Tower Hamlets Council is falling under the control of extremist Islamic groups, according to allegations made in a television documentary.
However, the claims were strongly rejected by some local politicians and the group at the centre of the allegations, the Islamic Forum of Europe, which said they aimed to incite Islamophobia.
According to the film, ‘Britain’s Islamic Republic‘, made by journalist Andrew Gilligan, the IFE, a community organisation with links to the East London Mosque, has ‘secretly infiltrated the Labour Party’ in Tower Hamlets, and is ‘already exerting influence’ on the running of the borough. Tower Hamlets has the highest proportion of Muslim voters of any local authority in the country.
The film claimed that although the IFE ‘presents itself as a beacon of tolerance’, in reality it ‘houses a fundamentalist organisation’ allied with terrorist sympathisers and advocating the imposition of sharia law on both Muslims and non-believers.
The IFE said the film’s content amounted to ‘media slurs.’ The group said that it categorically condemned violent extremism, adding: “The suggestion that there is anything sinister about [its] engagement with normal democratic processes, or that the IFE is bent on political ‘infiltration’ is untrue, inflammatory and socially divisive.”
During the documentary Gilligan presented a dossier of what he said was evidence of the group’s political influence and radical intentions. This included anecdotal accounts and pamphlets produced by the IFE, but also undercover filming at the mosque. In one scene, an individual allied with the organisation is heard to claim that: “Our brothers have gone into those positions of influence… council positions.”
Local Labour MP Jim Fitzpatrick, who represents Poplar and Canning Town, also criticised the IFE saying: “They are acting almost as an interest organisation.”
Tower Hamlets Labour Party has been placed under ‘special measures’ by the Labour Party nationally following concerns about its membership numbers and status of some members. The move places restrictions on its independence as a local party.
A Labour Party spokesperson said last year: “We’re concerned about people joining for the right reasons and are trying to prevent organisations filtering in who may try taking over the party by signing up and ousting existing members.”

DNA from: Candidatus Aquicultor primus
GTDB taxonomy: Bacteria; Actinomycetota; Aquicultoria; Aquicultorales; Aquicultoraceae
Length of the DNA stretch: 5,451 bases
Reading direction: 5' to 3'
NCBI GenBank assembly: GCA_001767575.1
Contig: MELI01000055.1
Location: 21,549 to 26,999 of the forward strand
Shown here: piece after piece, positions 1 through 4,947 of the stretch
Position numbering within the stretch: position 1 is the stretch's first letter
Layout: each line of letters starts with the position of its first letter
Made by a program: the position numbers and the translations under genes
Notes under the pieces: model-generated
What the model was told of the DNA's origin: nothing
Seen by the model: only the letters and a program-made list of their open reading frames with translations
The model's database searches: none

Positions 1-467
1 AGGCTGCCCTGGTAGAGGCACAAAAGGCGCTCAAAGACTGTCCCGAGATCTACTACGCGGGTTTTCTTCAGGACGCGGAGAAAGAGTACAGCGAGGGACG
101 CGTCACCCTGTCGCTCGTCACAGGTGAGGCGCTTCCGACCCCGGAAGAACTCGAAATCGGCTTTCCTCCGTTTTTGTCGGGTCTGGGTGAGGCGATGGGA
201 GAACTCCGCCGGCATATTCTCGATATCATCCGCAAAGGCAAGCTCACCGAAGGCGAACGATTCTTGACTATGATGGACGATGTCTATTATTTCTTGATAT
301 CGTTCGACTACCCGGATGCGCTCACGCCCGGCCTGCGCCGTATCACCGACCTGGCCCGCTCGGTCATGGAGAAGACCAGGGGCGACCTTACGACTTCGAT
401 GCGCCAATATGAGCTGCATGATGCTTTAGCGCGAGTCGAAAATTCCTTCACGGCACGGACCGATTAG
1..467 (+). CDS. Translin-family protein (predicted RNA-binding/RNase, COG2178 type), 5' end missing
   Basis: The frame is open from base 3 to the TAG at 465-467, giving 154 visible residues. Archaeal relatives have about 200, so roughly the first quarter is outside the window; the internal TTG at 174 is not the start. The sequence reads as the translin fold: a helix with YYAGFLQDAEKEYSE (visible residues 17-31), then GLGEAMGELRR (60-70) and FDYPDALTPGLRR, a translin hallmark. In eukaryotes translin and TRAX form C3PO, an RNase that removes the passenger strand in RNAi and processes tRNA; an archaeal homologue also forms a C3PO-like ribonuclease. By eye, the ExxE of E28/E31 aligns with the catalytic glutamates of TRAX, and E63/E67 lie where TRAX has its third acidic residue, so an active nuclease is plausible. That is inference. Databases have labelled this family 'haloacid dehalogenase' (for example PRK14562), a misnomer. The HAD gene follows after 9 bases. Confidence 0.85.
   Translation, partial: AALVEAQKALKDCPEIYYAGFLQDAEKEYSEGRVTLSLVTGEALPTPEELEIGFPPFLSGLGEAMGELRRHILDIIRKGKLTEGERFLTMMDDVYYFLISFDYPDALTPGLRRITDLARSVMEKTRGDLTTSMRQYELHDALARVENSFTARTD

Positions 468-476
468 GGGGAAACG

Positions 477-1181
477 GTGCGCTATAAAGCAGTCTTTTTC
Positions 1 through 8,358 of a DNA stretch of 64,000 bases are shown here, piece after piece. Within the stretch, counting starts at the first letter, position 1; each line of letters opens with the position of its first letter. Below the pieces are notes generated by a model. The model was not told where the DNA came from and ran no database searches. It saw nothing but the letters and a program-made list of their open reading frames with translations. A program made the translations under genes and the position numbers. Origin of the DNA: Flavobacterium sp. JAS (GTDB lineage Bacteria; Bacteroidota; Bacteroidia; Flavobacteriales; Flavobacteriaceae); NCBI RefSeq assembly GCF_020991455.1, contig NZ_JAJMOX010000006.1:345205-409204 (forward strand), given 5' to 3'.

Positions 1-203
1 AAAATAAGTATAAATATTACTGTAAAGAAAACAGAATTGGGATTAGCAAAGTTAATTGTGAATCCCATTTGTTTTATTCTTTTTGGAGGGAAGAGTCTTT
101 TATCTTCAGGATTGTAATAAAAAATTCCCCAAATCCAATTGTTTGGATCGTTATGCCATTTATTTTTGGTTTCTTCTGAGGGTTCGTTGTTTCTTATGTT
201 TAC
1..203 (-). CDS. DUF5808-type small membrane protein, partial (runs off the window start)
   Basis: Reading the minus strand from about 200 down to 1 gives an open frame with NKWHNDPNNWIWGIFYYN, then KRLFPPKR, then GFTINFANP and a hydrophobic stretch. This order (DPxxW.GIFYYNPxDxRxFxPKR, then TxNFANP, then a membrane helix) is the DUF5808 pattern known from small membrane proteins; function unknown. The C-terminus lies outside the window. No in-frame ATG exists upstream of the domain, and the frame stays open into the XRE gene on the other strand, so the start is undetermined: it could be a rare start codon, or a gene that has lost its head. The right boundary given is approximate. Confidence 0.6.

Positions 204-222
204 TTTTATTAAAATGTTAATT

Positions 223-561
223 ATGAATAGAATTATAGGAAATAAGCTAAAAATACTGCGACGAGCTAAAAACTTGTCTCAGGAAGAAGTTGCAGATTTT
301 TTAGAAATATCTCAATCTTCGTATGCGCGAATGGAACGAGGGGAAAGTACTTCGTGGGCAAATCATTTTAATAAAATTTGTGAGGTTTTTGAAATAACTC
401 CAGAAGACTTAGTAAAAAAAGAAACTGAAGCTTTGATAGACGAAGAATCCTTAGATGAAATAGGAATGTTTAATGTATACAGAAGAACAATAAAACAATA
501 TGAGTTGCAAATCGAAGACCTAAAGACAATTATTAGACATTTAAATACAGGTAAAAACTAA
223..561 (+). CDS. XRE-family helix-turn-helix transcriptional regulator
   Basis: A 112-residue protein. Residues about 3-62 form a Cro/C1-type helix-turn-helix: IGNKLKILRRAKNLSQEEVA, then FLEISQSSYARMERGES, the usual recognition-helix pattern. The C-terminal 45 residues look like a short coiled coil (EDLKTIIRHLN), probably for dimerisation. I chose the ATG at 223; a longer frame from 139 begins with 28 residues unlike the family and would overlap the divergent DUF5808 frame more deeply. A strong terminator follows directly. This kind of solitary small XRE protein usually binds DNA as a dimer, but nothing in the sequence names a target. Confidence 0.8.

In the programme, Lutfur Rahman, the leader of Tower Hamlets Council, was asked to respond to these allegations. He said: “Those are internal party matters.”
Local journalist Ted Jeory, formerly of the East London Advertiser, claimed a councillor had privately told him: “We’re petrified by these guys. They’ve got us by the balls.”
Kevan Collins, the chief executive of Tower Hamlets Council, said the council took the allegations ‘very seriously’ and would investigate anything which potentially breached its regulations or any aspect of the law.
He continued: “If we were to be made aware through the police or Home Office of any issues with any group, we would act swiftly to cease any relationship with that group (as we did recently with the banning of Islam4UK).”
Even before being broadcast, the programme had already provoked heated responses among members of the public. Around 70 comments, many of them attacking the film, had already been posted on its page on the Channel 4 website yesterday afternoon, several hours before it was due to be shown.
Among the critical responses was that of ‘Abdul’, who saw Islamic political involvement as a Catch-22. He wrote: “If ur a muslim and dont go into politics your not integrating, and if you do go into politics your an extremist. Mr Gilligan and co what should the muslims in Britain do? [sic]”
Others disagreed with the programme’s portrayal of the IFE, claiming that its work is for the most part beneficial to the community. User ‘SM’ wrote: “There may be bad eggs within the IFE – like any big organisation – but the amazing work they’ve done (especially in one of the poorest boroughs of London) stands testament to the strength and overwhelming good the IFE are known for.”